Christie to Mexico on trade mission, 2016 politics

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Christie to Mexico on trade mission, 2016 politics
New Jersey Gov. Chris Christie speaks to reporters during a news conference following his signing of the state's 2016 budget, Friday, June 26, 2015, in Trenton, N.J. Christie vetoed more than $1.6 billion from the 2016 budget approved by the Democratic-controlled Legislature and signed a roughly $34 billion budget into law. (AP Photo/Julio Cortez)
New Jersey Gov. Chris Christie signs the state's 2016 budget, Friday, June 26, 2015, in Trenton, N.J. Christie vetoed more than $1.6 billion from the 2016 budget approved by the Democratic-controlled Legislature and signed a roughly $34 billion budget into law. (AP Photo/Julio Cortez)
New Jersey Gov. Chris Christie speaks at the Northeast Republican Leadership Conference in Philadelphia, Friday, June 19, 2015. (AP Photo/Matt Rourke)
New Jersey Gov. Chris Christie speaks at a breakfast ahead of this afternoon's convening of the Georgia Republican Convention, Friday, May 15, 2015, in Athens, Ga. (AP Photo/David Goldman)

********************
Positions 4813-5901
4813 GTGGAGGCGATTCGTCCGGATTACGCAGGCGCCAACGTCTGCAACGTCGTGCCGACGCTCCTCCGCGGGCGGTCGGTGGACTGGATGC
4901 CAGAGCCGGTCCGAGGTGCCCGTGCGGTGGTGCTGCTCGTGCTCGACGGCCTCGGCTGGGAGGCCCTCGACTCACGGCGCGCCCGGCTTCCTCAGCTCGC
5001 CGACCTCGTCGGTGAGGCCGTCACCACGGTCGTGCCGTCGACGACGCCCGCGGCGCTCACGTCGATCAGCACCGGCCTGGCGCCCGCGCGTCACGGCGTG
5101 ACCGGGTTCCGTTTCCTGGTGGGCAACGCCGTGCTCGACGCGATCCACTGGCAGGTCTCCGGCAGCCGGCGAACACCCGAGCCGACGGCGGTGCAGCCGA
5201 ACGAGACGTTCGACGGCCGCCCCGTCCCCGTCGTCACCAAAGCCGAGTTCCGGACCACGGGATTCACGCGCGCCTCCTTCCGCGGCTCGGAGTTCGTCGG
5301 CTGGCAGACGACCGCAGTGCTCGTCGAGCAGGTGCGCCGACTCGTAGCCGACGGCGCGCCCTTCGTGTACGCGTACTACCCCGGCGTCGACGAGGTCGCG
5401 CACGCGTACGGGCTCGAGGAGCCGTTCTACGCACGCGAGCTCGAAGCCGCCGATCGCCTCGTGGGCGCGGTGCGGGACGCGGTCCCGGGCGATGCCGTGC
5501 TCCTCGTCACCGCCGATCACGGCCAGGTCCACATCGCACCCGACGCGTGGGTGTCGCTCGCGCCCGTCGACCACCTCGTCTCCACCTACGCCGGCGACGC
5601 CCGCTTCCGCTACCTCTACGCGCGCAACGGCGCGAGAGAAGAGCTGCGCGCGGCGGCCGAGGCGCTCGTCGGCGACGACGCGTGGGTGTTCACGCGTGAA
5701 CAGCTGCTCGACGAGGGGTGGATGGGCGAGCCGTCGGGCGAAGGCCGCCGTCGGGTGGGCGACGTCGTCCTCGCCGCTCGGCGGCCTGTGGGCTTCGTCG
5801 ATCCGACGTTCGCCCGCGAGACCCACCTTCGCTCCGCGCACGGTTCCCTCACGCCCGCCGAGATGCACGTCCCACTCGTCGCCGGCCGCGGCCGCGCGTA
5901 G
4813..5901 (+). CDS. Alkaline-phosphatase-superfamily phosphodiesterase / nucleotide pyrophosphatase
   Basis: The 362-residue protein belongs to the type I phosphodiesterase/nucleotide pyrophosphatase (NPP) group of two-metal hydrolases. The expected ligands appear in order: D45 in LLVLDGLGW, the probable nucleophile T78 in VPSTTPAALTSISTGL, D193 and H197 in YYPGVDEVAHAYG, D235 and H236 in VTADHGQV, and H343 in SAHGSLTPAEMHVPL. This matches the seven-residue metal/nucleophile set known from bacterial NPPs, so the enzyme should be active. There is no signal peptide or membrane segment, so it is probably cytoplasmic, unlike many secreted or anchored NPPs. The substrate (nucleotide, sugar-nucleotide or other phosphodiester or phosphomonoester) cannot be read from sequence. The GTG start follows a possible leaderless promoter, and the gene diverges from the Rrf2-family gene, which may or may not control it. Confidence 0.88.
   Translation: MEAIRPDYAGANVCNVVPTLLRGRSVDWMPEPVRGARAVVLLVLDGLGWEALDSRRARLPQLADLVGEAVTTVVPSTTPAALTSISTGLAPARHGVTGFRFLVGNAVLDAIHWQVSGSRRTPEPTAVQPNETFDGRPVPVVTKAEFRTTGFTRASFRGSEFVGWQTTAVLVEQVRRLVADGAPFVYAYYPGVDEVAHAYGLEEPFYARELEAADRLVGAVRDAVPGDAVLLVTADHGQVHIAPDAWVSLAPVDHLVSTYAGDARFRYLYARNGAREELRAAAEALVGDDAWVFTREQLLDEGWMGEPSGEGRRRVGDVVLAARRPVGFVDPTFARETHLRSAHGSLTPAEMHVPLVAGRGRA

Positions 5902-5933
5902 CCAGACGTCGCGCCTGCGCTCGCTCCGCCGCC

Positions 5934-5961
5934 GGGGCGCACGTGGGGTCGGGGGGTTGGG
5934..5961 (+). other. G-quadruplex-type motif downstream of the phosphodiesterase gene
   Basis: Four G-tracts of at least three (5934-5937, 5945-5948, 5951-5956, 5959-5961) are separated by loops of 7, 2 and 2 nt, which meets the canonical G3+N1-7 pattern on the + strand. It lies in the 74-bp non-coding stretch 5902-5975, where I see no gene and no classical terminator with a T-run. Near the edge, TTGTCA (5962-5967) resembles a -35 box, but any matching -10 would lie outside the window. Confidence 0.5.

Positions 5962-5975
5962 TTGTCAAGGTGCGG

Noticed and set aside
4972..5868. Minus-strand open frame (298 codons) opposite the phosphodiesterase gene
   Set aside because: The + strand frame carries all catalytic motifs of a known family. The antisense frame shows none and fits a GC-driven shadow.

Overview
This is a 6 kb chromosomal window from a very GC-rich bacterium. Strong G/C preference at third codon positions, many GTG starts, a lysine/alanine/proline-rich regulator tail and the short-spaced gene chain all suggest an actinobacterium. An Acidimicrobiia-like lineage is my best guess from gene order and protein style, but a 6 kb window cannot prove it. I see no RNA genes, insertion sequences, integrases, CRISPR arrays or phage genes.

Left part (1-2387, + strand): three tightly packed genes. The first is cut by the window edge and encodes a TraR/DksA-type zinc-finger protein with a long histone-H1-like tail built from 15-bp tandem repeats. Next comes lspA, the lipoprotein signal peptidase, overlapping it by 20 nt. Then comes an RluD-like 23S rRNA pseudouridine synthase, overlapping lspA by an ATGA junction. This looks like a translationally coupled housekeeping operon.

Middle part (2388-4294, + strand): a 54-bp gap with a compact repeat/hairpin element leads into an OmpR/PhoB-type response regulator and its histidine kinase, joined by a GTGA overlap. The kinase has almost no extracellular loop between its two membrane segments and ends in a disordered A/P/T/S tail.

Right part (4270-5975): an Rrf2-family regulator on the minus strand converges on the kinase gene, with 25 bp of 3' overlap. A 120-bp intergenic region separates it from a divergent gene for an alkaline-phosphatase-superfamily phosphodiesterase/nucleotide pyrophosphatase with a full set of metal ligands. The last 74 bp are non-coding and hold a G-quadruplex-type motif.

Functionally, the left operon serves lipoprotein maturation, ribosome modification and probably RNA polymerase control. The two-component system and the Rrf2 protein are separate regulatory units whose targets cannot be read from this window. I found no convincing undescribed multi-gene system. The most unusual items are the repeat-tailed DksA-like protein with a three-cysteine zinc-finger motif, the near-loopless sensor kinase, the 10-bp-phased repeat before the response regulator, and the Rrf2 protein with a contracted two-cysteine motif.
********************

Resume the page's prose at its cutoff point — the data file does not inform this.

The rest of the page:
New Jersey Gov. Chris Christie speaks at the Latino Coalition Business Summit held at the U.S. Chamber of Commerce in Washington, Wednesday, June 10, 2015. (AP Photo/Andrew Harnik)
New Jersey Gov. Chris Christie, a likely Republican 2016 presidential candidate, addresses a crowd during a town hall style event at an American Legion post, in Pembroke, N.H., Tuesday, May 12, 2015. (AP Photo/Steven Senne)
In this May 12, 2015, photo, New Jersey Gov. Chris Christie, a likely Republican 2016 presidential candidate, addresses a crowd during a town hall style event at an American Legion post, in Pembroke, N.H. Christie isn’t yet officially running for president. But it’s clear he and his team are staking his likely bid for the GOP nomination on success in New Hampshire and its first-in-the-nation primary. (AP Photo/Steven Senne)
New Jersey Gov. Chris Christie speaks to reporters after a meet-and-greet at a restaurant in Flowood, Miss., Tuesday, May 5, 2015. Christie, in his first out-of-state trip since two former allies were indicted and a third pleaded guilty to corruption charges for their roles in the George Washington Bridge traffic scandal, is on a jaunt through Mississippi and Louisiana to raise money for fellow Republicans. (AP Photo/Rogelio V. Solis)
N.J. Gov. Chris Christie gestures while speaking at the Northern Virginia Technology Council (NVTC) in Tyson's Corner, Va., Friday, May 1, 2015. (AP Photo/Cliff Owen)